In superhero fiction, superpowers are commonly gained through random acts of chance. A splash of lightning-enhanced chemicals or a burst of cosmic radiation is enough to grant ordinary people extraordinary abilities that can be used for good or evil.
These stories of average-people-turned-special excite audiences and lead many to daydream about their own chance at acquiring superpowers and the ways they would use them.
Project Power presents a world where one can willingly take their powers into their own hands, or more specifically their own mouth, and decide how to shape the world around them.
In New Orleans, a new drug has hit the streets and is taking the city by storm. Aptly named ‘Power’, those who take the drug either die instantly or are granted superpowers, specific to each individual, for five minutes. As the pills begin to find wide distribution among ordinary citizens, the streets of New Orleans grow more unpredictable and dangerous by the minute.
Robin Reilly (Dominique Fishback) is a teenage student and aspiring rap-artist who has taken to selling Power in order to provide for her mother Irene’s (Andrene Ward-Hammond) medical care. Though a bit young to resort to dealing drugs, she is supported by NOPD Officer Frank Shaver (Joseph Gordon-Levitt), one of her regular buyers. Shaver regularly watches her back, offering her friendship and protection from her more violent customers.
Weeks after the drug has taken root in New Orleans, a mysterious man known as The Major (Jamie Foxx) begins to tear his way through the city’s drug rings in an attempt to find the source of the drug.
After a deadly confrontation with a dealer who just happens to be Robin’s cousin, The Major tricks Robin into meeting him, abducts her, and forces her to assist in finding those responsible for Power.
It is soon revealed that The Major’s daughter Tracy (Kyanna Simone-Simpson) was forcibly kidnapped to be used as the source of the drug, which leads to The Major, Robin, and Shaver teaming-up to rescue Tracy and put a stop to the further production of Power.
One of the most common writing exercises in the world of superhumans is “What if super powers existed in the real world?”, a thought which has been explored numerous times to varying degrees, as seen in series such as Arrow, Misfits, or Heroes.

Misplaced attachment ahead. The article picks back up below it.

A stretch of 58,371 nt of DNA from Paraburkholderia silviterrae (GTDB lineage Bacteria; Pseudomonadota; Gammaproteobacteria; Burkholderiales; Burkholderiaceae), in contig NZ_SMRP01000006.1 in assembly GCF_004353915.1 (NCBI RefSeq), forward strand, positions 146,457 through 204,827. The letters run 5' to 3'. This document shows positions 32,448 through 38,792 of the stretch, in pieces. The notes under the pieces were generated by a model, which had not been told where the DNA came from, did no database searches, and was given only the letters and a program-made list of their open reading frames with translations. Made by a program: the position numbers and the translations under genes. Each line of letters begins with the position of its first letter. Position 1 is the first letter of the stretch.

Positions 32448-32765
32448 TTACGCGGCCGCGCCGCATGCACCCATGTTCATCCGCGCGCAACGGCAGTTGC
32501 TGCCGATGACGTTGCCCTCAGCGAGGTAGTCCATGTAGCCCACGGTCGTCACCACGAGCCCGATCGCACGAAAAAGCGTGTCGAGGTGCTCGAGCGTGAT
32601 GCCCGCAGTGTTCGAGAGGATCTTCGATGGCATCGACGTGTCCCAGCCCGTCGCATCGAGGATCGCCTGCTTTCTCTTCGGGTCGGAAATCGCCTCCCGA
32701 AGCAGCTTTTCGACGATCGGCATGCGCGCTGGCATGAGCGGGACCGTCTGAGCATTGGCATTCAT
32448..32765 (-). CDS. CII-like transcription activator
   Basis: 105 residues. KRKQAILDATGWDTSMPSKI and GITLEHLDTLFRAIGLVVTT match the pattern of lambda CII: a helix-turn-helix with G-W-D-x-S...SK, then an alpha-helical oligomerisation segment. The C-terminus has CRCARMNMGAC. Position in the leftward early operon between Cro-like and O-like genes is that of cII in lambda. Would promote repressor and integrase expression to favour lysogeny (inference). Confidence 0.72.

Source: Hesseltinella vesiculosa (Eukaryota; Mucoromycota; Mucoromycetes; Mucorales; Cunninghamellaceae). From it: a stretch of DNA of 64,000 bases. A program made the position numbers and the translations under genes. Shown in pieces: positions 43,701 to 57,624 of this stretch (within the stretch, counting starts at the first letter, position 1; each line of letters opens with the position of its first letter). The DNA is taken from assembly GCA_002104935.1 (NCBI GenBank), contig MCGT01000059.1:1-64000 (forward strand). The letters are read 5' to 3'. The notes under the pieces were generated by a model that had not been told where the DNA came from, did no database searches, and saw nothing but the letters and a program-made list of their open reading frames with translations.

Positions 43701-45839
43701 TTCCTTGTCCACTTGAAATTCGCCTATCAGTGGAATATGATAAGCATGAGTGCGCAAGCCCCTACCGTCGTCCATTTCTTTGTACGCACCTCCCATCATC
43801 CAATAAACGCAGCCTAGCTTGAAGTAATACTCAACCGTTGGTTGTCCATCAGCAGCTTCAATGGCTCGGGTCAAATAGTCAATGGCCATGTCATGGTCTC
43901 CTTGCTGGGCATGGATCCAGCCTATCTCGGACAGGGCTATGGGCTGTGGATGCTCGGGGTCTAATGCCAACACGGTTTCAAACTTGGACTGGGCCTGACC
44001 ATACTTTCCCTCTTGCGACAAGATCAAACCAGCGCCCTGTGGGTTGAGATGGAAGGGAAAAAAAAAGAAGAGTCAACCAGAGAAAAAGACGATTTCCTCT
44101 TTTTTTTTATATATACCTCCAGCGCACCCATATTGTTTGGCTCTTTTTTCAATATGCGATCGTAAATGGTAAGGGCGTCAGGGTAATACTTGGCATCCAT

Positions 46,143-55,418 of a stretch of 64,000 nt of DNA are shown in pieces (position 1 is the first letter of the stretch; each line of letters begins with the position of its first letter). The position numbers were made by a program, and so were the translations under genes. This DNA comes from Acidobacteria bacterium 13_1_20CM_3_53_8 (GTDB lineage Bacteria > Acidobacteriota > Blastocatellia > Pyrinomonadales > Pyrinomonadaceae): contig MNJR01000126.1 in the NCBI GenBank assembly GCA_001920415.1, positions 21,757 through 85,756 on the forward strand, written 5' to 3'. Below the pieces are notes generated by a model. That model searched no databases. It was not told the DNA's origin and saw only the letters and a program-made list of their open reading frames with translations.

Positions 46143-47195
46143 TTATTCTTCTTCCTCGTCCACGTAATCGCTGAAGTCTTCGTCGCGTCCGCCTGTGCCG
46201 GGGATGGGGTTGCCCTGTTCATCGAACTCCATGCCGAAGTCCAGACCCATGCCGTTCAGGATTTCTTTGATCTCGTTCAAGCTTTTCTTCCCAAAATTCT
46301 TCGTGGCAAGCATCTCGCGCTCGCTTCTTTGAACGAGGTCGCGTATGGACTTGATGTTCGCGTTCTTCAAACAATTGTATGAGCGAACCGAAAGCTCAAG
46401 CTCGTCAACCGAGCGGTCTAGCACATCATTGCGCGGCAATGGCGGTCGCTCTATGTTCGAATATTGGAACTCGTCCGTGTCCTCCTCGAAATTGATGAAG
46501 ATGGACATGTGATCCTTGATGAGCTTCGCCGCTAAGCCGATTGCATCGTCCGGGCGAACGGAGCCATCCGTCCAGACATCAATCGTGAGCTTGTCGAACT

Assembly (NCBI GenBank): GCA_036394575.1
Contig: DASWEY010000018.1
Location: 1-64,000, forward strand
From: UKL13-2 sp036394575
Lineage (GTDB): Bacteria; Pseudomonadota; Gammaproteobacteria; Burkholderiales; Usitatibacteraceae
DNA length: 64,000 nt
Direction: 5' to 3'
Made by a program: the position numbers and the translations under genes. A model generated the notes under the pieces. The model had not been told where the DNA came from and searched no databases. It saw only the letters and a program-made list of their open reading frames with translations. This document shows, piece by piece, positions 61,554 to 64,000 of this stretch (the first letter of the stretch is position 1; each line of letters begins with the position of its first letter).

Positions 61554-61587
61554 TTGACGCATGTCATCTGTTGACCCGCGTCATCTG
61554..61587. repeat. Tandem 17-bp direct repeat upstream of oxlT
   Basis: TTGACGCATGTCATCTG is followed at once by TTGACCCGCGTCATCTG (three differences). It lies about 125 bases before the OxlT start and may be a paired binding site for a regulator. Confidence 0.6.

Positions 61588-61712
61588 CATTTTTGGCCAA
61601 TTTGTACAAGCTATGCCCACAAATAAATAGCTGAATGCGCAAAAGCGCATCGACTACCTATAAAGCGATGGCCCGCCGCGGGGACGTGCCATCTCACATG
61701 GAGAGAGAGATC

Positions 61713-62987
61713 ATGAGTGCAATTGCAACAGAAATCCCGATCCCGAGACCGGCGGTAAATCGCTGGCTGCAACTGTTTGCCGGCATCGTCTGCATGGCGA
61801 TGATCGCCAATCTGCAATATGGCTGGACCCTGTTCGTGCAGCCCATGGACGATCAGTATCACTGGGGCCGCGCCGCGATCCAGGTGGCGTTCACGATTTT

Project Power’s granting of temporary powers through the use of drugs is one of its strongest aspects, but the concept’s lack of exploration is conversely one of the film’s most glaring weaknesses. Only a handful of powers and their consequences are truly explored, which leaves audiences a built underwhelmed in the face of a city that is seemingly falling into chaos because of the drug.
Another particular issue with the film is the preference of directors Henry Joost and Ariel Schulman to film something “stylishly”. Certain scenes are bathed in atmospheric neon lights, others locked away in darkness, and one fight scene is filmed in a 360 rotation from the perspective of a woman inside a containment chamber, all with no linking theme or visual flair.
Unfortunately, these stylistic choices are so varied from scene to scene that they pull the viewer out of their immersion, and in the case of the aforementioned containment chamber scene, make it near impossible to follow the excellently-choregraphed action.
While the film is generally well-written, if not a bit generic in its story beats, there are two areas in which it falls to a questionable level of quality.
The first is it’s random moments of hamfisted attempts at humor, such as an extended back-and-forth between Robin and Shaver on being “awesome”, which will cause even the most forgiving of audiences to roll their eyes at their odd placements in the script.
The other is its general inconsistency, especially in relation to how the events of the film effect the characters: The Major is caught in a massive explosion and walks away with barely a singed arm, Robin walks away unharmed from being slammed against a glass case so hard it breaks, and the enemy’s head of security lets one of his soldiers walk away freely after being caught freeing The Major from captivity.
This staggering amount of plot armor blurs the film’s attempt at relating superpowers to the real world and also prevents audiences from ever feeling that the characters are truly in danger.
However, this is not to say that Project Power, aside from its unique and interesting concept, is without its praiseworthy qualities. The action scenes, underneath the style experimentation, are exciting and brutal.
Levitt is almost always a pleasure to watch, and the scene where he protects Robin’s mother from being harmed by the villains is charming and outright fun. The visual displays of the superpowers as the abilities of certain animals are translated into humans is also incredible, especially in the movie’s climactic action scene.
Though marred by some odd writing and direction choices, Project Power presents an overall entertaining and visually exciting take on the real-world-superhero genre whose unique concept is unfortunately held back by its limited run time. In a pandemic-ridden season that lacks any true blockbusters, Project Power serves as cinematic methadone. In the end, though it satisfies the urge for superheroes, explosions, and action scenes, audiences will be left asking for just a little bit more.
- Levitt’s performance, particularly in the scene with Robin’s mother
- The concept and use of Power
- The visuals and action scenes
- Slightly inconsistent writing
- Doesn’t take advantage of the true scope of the world it created
- Numerous moments of odd style experimentation